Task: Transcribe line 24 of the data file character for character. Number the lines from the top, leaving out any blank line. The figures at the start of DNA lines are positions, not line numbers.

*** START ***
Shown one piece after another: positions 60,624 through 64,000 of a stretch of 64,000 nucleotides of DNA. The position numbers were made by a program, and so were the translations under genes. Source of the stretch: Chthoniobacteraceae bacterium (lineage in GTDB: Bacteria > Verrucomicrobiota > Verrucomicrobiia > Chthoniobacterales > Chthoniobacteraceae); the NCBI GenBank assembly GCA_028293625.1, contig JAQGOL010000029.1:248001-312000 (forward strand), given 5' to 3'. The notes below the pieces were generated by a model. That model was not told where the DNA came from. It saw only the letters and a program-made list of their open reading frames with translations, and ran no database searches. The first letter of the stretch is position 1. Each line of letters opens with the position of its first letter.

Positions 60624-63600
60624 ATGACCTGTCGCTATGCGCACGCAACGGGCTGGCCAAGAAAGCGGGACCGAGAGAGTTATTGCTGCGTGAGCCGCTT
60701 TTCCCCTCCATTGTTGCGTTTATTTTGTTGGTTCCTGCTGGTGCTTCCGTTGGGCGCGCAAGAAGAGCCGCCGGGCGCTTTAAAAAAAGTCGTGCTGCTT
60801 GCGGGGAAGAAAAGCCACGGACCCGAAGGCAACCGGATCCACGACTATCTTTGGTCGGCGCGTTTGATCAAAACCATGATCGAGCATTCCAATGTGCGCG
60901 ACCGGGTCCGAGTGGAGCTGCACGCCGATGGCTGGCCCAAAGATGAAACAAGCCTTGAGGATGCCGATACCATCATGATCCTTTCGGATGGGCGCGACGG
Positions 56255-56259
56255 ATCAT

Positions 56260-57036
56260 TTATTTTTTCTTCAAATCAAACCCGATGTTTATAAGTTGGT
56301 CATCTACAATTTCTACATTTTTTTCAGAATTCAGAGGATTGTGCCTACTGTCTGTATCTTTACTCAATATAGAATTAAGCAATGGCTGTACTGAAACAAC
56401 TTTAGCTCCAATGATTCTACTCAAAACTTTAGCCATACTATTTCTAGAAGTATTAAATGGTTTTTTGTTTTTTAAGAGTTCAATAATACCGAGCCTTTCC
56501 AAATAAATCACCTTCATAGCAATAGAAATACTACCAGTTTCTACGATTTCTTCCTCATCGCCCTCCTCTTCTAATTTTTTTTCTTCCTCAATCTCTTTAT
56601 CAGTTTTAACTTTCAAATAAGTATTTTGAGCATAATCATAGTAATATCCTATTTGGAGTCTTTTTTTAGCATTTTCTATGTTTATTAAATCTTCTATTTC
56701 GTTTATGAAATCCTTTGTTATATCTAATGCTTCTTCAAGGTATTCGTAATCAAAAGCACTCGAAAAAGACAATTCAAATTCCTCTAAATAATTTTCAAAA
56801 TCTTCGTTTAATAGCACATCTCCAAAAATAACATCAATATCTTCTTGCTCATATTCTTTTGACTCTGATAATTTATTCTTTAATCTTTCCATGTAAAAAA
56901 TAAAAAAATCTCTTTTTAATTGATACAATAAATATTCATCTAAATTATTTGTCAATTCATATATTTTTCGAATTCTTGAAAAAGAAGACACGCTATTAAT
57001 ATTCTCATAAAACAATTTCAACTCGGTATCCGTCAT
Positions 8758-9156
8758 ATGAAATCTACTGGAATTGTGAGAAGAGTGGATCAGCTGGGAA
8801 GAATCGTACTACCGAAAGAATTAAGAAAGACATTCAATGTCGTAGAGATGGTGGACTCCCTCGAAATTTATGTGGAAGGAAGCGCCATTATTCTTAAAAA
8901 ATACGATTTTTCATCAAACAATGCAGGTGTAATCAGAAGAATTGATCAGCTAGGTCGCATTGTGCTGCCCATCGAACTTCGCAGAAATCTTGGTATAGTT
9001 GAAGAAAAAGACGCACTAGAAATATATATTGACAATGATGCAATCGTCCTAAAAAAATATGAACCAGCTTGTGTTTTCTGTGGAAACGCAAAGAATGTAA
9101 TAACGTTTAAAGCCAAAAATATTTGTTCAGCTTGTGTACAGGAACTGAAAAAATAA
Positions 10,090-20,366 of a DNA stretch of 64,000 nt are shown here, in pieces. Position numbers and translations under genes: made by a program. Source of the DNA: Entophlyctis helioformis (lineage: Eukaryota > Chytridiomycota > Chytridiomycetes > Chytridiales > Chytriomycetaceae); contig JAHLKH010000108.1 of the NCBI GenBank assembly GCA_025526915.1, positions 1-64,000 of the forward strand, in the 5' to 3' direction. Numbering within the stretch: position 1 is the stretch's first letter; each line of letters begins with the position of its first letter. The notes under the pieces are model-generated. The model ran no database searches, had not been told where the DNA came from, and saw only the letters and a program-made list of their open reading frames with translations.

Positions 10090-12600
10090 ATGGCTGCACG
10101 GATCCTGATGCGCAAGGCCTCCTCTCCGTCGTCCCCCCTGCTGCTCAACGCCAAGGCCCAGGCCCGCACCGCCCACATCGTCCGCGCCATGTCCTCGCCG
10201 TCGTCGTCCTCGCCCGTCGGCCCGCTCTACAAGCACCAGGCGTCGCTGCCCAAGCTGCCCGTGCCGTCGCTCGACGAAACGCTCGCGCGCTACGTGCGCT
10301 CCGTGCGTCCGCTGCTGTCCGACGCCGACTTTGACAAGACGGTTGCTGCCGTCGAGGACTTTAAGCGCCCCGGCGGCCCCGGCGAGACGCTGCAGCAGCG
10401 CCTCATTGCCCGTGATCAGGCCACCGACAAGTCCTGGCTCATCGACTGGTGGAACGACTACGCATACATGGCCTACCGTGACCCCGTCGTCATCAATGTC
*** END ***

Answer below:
9101 TAACGTTTAAAGCCAAAAATATTTGTTCAGCTTGTGTACAGGAACTGAAAAAATAA